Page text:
recently conducted a poll indicated that most Canadians are split on whether a
variable or a fixed rate is the best strategy, even in light of the knowledge
that rates are eventually going to go up. Highlights from the survey include:
39% of respondents saying they would choose a fixed mortgage if they had to
choose between a fixed or variable mortgage today; 32% said they would go with
a fixed rate; 25% said that they could not choose between the two.
So, there is no clear-cut strategy favoured
Also the survey showed that 61% of
respondents believe interest rates will be up this time next year, while 24%
believe that rates will hold their own throughout the next year. A mere 3%
believe that rates will actually go down through the next year.
The divergent opinions on whether to go
fixed or variable underscores what we see everyday in meetings with clients -
choosing the right mortgage depends on your personal financial situation, and
there's no single answer for everyone.
There are other factors at play than just
the directional predictions for interest rates. You need to approach the fixed
versus variable decision from the inside out, starting with your personal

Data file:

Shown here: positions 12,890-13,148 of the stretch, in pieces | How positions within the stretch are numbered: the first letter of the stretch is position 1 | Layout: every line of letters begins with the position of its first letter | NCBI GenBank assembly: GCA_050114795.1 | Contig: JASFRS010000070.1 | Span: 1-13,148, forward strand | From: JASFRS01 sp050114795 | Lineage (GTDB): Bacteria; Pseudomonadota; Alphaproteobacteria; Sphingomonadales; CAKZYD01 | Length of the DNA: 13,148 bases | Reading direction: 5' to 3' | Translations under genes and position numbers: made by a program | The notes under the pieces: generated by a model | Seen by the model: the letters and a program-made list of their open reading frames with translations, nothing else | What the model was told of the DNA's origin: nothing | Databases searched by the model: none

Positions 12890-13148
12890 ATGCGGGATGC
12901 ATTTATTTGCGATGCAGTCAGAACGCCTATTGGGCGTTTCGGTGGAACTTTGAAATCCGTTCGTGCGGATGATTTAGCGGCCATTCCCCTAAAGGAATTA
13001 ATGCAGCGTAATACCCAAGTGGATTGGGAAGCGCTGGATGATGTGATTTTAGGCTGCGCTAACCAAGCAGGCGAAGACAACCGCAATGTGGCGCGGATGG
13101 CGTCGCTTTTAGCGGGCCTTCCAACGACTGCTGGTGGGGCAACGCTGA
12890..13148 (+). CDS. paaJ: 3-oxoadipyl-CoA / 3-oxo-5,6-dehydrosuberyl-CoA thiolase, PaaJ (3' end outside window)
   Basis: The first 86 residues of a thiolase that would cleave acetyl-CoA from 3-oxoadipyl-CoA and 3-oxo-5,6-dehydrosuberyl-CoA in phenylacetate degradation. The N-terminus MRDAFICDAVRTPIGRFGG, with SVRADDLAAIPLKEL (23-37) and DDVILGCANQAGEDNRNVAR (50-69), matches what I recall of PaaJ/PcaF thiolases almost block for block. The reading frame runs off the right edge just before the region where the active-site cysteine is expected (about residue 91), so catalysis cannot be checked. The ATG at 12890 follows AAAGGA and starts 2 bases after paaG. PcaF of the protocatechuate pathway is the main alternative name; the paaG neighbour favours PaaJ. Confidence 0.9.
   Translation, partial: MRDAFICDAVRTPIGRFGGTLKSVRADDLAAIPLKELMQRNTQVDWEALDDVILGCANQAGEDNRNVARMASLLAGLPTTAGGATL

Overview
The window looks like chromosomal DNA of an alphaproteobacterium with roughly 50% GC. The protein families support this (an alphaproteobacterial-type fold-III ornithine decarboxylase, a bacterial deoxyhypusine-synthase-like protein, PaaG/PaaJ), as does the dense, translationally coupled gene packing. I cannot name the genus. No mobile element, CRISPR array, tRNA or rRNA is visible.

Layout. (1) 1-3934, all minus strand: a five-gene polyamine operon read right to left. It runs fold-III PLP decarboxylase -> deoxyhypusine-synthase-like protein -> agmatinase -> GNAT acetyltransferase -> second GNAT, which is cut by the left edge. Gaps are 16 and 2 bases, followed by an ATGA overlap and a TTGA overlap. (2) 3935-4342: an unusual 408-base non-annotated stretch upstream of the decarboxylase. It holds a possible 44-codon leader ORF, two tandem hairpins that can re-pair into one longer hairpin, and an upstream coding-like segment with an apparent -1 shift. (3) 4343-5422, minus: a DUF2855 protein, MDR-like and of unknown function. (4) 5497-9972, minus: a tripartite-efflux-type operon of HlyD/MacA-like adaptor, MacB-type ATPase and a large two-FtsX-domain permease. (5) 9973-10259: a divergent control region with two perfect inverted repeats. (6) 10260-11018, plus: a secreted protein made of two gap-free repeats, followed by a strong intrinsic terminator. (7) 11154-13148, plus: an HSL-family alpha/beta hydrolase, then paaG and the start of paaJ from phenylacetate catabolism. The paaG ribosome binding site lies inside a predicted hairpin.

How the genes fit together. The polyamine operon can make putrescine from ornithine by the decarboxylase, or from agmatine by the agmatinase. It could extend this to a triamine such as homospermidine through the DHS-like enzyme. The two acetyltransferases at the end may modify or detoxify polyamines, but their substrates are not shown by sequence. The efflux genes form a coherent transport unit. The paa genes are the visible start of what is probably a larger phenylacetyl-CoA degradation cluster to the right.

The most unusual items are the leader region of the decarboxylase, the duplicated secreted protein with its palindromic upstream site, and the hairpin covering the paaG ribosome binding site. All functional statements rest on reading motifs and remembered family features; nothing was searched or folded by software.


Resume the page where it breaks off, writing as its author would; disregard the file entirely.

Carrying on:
financial goals and working from there. Your
mortgage is a major part of your overall financial plan, and your decisions
should be based on how your mortgage fits with your long term financial goals,
not on short term rate fluctuations.
Interestingly, the type of rate that you
choose seems to have a lot to do with the stage of life that you are in,
according to the poll. 27% of
25-34 year olds (who are also mostly first time home buyers or relatively new
homeowners) would choose a variable rate mortgage; 42% among respondents 45-54
years of age, would choose a variable rate and who incidentally are more likely
to be near the end of their mortgage and have greater tolerance for rate
changes within their mortgage payment.
Homeowners can look at both a fixed and
variable strategy over the life of their mortgage. For most people, your
mortgage is a long term proposition, so your strategy should look beyond your
first term. You may choose to start with
a fixed mortgage when you buy your first home, then transition to a variable
mortgage down the road when you renew the mortgage and at a time you have
improved your financial situation and paid down some of the principal.